“Better schools mean better jobs.”

Senator Alexander and Chairman Kline discuss the need for education reform and the effort they are leading on Capitol Hill to achieve that goal 

WASHINGTON, D.C. – The Ripon Society held a breakfast discussion this past Thursday morning with two men who are leading the effort to strengthen and reform the educational system in the United States. 

The leaders were Representative John Kline (MN-2), who serves as Chairman of the Education and the Workforce Committee, and Senator Lamar Alexander (TN), who is the Ranking Member on the Health, Education, Labor and Pensions Committee and who opened the discussion by talking about the importance of education reform and its impact on economic growth. 

“While education has many purposes,” the Tennessee lawmaker stated, “the larger picture is that better schools mean better jobs. Our goal as a party should be to double the size of our economy — so more people can share in the wealth, so we can improve the size of the middle class, and so we can improve the standard of living in a more competitive world. When I became Governor, Tennessee was the third poorest state. I knew that the government couldn’t raise family income, because the government didn’t have enough money to do that. So I had to create an environment in which that could happen…” 

“We embarked on an effort which has now been going on for 30 years. The latest test scores were released last week and our state is making more rapid progress than any other state in the country, which is a credit to the teachers of Tennessee and to the principals, but also to governors and legislators who tried different things.” 

As Ranking Member of the Senate Education Committee, Alexander holds a title that does not do justice to his experience in education reform over the years. In addition to his leadership on the issue as Governor of Tennessee from 1979-1987, he also served as the President of the University of Tennessee and taught at Harvard. In 1991, he was selected by President George H.W. Bush to be the nation’s fifth Secretary of Education – a role that gave him first-hand knowledge of the federal education bureaucracy and, he says, what it has become.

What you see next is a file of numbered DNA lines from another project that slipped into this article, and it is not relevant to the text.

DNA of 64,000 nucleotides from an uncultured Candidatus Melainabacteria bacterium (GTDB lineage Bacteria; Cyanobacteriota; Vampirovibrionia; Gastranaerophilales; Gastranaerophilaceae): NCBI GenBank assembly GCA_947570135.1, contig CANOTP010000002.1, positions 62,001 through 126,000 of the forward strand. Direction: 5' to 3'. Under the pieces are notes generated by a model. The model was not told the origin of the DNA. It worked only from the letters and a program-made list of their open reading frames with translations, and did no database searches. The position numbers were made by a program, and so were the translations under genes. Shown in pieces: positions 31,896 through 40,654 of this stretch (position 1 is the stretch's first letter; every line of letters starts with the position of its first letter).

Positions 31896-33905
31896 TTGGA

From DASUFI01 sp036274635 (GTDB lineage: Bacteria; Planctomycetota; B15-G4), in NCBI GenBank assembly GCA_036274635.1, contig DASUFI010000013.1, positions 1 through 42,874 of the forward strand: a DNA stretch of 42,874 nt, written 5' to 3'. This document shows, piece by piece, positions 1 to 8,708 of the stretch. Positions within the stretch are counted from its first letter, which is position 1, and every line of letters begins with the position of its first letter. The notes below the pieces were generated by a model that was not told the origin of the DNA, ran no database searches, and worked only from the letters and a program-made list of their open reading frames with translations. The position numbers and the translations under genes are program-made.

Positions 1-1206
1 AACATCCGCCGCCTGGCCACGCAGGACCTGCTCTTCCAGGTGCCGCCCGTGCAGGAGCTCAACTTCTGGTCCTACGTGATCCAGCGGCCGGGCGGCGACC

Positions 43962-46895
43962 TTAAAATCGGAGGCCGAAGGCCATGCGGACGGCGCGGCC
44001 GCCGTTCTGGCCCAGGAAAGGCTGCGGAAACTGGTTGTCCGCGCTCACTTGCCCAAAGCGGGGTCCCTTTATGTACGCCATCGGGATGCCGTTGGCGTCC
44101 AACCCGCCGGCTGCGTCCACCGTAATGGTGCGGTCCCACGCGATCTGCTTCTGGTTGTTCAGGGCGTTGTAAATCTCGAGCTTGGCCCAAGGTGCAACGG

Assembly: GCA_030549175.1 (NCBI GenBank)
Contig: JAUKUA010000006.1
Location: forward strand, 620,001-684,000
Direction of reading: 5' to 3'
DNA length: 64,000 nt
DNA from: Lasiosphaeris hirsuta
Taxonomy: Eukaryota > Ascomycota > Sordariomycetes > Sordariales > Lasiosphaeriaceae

“The combination of No Child Left Behind and Race to the Top and the use of waivers has created such congestion on education policy that Washington is, in effect, a national school board,” he stated. “And so, for example, while I think finding fair ways to reward outstanding teaching is absolutely crucial to our success, I’m not in favor of Washington telling Tennessee how to do it. We don’t need somebody up here requiring or defining or setting a few well-intentioned parameters. You know how that goes. We come up with a few good ideas, and then someone in the Education Department will say we need some parameters — which means that we don’t trust those stupid governors and legislators with our children.” 


The former university president and college professor also touched on the state of higher education in his remarks, and shared his thoughts on how it could be improved. “Higher education is like the automobile industry in the 1970’s,” he observed. “The industry got a little lazy and a little uncompetitive, and in a rapidly changing world, it nearly came to its knees. I think it’s coming back today. But higher education needs to learn a lesson from that as we create an environment for it to succeed… One of the most important things I think we have to do in higher education is to deregulate it. I’ve suggested we ought to start from scratch with the higher education bill. We’ve reauthorized it eight times, and every time there are these well-meaning laws and well-meaning regulations that are passed. The new bill that we have now will have twice as many regulations. It’s not that they’re bad or ideological. It’s just that nobody takes the time to weed before you plant the next garden.”